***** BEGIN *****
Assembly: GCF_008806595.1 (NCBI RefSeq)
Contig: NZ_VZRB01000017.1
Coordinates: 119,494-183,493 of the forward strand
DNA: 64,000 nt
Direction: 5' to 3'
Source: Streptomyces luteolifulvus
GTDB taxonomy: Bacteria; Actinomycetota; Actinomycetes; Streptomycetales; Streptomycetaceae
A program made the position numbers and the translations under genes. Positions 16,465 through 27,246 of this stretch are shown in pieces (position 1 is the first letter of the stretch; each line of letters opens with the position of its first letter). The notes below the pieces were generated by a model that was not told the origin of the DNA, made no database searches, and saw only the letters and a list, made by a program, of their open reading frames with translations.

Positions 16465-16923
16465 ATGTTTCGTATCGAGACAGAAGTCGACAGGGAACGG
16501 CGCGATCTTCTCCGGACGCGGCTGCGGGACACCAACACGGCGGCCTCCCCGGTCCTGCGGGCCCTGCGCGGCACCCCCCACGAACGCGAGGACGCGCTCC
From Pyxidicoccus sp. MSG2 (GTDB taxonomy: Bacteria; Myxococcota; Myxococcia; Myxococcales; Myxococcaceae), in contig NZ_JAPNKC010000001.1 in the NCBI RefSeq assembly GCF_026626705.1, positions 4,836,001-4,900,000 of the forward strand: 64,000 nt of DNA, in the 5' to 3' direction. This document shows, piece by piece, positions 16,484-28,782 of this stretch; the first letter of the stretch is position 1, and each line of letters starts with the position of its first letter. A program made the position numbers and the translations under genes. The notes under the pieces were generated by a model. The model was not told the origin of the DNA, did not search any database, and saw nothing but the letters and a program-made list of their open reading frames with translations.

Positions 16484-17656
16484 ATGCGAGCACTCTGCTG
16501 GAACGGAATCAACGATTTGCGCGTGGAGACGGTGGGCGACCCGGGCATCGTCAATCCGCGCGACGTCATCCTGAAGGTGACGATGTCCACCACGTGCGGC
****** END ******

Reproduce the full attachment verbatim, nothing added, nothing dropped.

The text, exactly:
Assembly: GCF_008806595.1 (NCBI RefSeq)
Contig: NZ_VZRB01000017.1
Coordinates: 119,494-183,493 of the forward strand
DNA: 64,000 nt
Direction: 5' to 3'
Source: Streptomyces luteolifulvus
GTDB taxonomy: Bacteria; Actinomycetota; Actinomycetes; Streptomycetales; Streptomycetaceae
A program made the position numbers and the translations under genes. Positions 16,465 through 27,246 of this stretch are shown in pieces (position 1 is the first letter of the stretch; each line of letters opens with the position of its first letter). The notes below the pieces were generated by a model that was not told the origin of the DNA, made no database searches, and saw only the letters and a list, made by a program, of their open reading frames with translations.

Positions 16465-16923
16465 ATGTTTCGTATCGAGACAGAAGTCGACAGGGAACGG
16501 CGCGATCTTCTCCGGACGCGGCTGCGGGACACCAACACGGCGGCCTCCCCGGTCCTGCGGGCCCTGCGCGGCACCCCCCACGAACGCGAGGACGCGCTCC
From Pyxidicoccus sp. MSG2 (GTDB taxonomy: Bacteria; Myxococcota; Myxococcia; Myxococcales; Myxococcaceae), in contig NZ_JAPNKC010000001.1 in the NCBI RefSeq assembly GCF_026626705.1, positions 4,836,001-4,900,000 of the forward strand: 64,000 nt of DNA, in the 5' to 3' direction. This document shows, piece by piece, positions 16,484-28,782 of this stretch; the first letter of the stretch is position 1, and each line of letters starts with the position of its first letter. A program made the position numbers and the translations under genes. The notes under the pieces were generated by a model. The model was not told the origin of the DNA, did not search any database, and saw nothing but the letters and a program-made list of their open reading frames with translations.

Positions 16484-17656
16484 ATGCGAGCACTCTGCTG
16501 GAACGGAATCAACGATTTGCGCGTGGAGACGGTGGGCGACCCGGGCATCGTCAATCCGCGCGACGTCATCCTGAAGGTGACGATGTCCACCACGTGCGGC